The government has failed to recruit 5,000 new teachers after the budget allocation to the Ministry of Primary and Secondary Education was eroded by inflation, Parliament heard this week.
Zimbabwe's official inflation is currently one of the highest in the world at more than 200% while the local currency has devalued by over 40% since the start of the year.
While thousands of teaching graduates remain jobless, the primary and secondary education ministry is failing to plug a huge staffing gap at schools across the country.
The responsible minister Evelyn Ndlovu was challenged by MPs Wednesday about the absence of specialist teachers for children with learning disabilities who, legislators added, attend to school without getting any teaching.
In response the minister said; "We are running short of teachers in different schools.
"Our ministry is trying its best to secure qualified teachers to augment those that are already in schools," primary and secondary education minister Evelyn Ndlovu told MPs on Wednesday.
"This morning, I engaged the ministry of labour regarding this particular situation"
Legislators then asked why the ministry was not recruiting from among the thousands of unemployed teaching graduates.
Honourable Sipho Makone
"I would like to find out where the problem is exactly because we have a lot of graduate teachers who are not employed," said Honourable Sipho Makone.
"These are qualified teachers who are looking for jobs but cannot secure vacancies in schools despite the shortages that the Minister alluded to."
The minister said although the department had been promised funding for 5,000 new teachers, the money been left inadequate due to runaway inflation.
"We were promised 5,000 teachers this year but because of inflation, we have managed to engage a small percentage of the required teachers.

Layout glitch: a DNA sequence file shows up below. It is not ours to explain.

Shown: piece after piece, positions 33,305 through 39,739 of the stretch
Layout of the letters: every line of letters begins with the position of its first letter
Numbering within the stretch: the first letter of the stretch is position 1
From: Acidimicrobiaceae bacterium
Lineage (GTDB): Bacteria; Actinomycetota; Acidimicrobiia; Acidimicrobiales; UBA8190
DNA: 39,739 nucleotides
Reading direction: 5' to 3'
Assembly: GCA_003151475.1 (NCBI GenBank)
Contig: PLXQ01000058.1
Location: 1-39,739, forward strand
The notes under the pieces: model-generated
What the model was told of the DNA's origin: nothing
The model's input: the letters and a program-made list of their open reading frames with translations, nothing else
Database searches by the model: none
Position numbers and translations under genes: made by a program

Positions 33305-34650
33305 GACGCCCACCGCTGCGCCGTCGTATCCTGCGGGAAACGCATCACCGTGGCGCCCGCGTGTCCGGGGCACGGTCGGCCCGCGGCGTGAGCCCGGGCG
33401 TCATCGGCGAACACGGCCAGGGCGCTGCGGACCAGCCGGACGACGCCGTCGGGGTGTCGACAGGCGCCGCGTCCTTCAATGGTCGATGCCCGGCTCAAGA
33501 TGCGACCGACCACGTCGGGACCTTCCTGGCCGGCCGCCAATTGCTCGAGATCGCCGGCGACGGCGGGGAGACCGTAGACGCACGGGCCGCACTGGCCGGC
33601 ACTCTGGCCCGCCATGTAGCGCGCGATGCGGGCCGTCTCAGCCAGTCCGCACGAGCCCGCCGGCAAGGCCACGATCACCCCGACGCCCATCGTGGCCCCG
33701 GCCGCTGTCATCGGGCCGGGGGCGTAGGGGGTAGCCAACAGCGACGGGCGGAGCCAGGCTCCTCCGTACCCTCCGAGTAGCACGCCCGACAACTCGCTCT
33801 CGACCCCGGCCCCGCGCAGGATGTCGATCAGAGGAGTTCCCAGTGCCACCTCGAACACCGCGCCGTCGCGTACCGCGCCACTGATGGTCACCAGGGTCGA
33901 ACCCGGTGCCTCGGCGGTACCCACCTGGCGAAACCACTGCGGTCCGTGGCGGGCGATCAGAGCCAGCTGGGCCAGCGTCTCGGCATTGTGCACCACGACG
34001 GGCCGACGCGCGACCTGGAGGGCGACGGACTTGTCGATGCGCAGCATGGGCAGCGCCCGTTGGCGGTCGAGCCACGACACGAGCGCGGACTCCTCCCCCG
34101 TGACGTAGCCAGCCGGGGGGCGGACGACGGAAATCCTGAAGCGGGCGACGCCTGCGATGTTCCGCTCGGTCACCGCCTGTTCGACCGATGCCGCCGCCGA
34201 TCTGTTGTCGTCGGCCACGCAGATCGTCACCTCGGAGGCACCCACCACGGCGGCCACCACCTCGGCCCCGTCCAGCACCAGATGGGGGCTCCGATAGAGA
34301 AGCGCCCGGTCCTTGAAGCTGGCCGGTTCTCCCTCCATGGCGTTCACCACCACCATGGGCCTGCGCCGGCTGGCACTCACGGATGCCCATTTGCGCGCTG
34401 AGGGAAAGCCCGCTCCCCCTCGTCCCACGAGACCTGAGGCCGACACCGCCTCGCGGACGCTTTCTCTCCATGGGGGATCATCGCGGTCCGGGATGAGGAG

"So, we hope that the supplementary budget will come as a panacea to our problem which will also allow us to look at the issue of salaries, to secure vehicles.
"The challenge is that our budgeted resources were affected by the hyperinflation, which culminated in government failing to remunerate teachers."
Ndlovu also criticised a decision by Parliament to centralise recruitment of teachers saying this needed to be reversed.
"Parliament reversed decentralisation of the recruitment of teachers. This was done in a purported quest to curb corruption, and this is really affecting the ministry," she said.
"I therefore implore this august House to consider intervening in this issue so that the recruitment of teachers is decentralised.
She added; "This morning my Ministry was discussing with the Minister of Labour regarding the deployment of teachers to schools in their respective areas of origin.
"There are a lot of trained teachers all over the country. For instance, if someone comes from Gokwe, then they should be deployed in schools in their local areas.
"The Ministry is therefore seized with the issue of coming up with a policy to address this anomaly."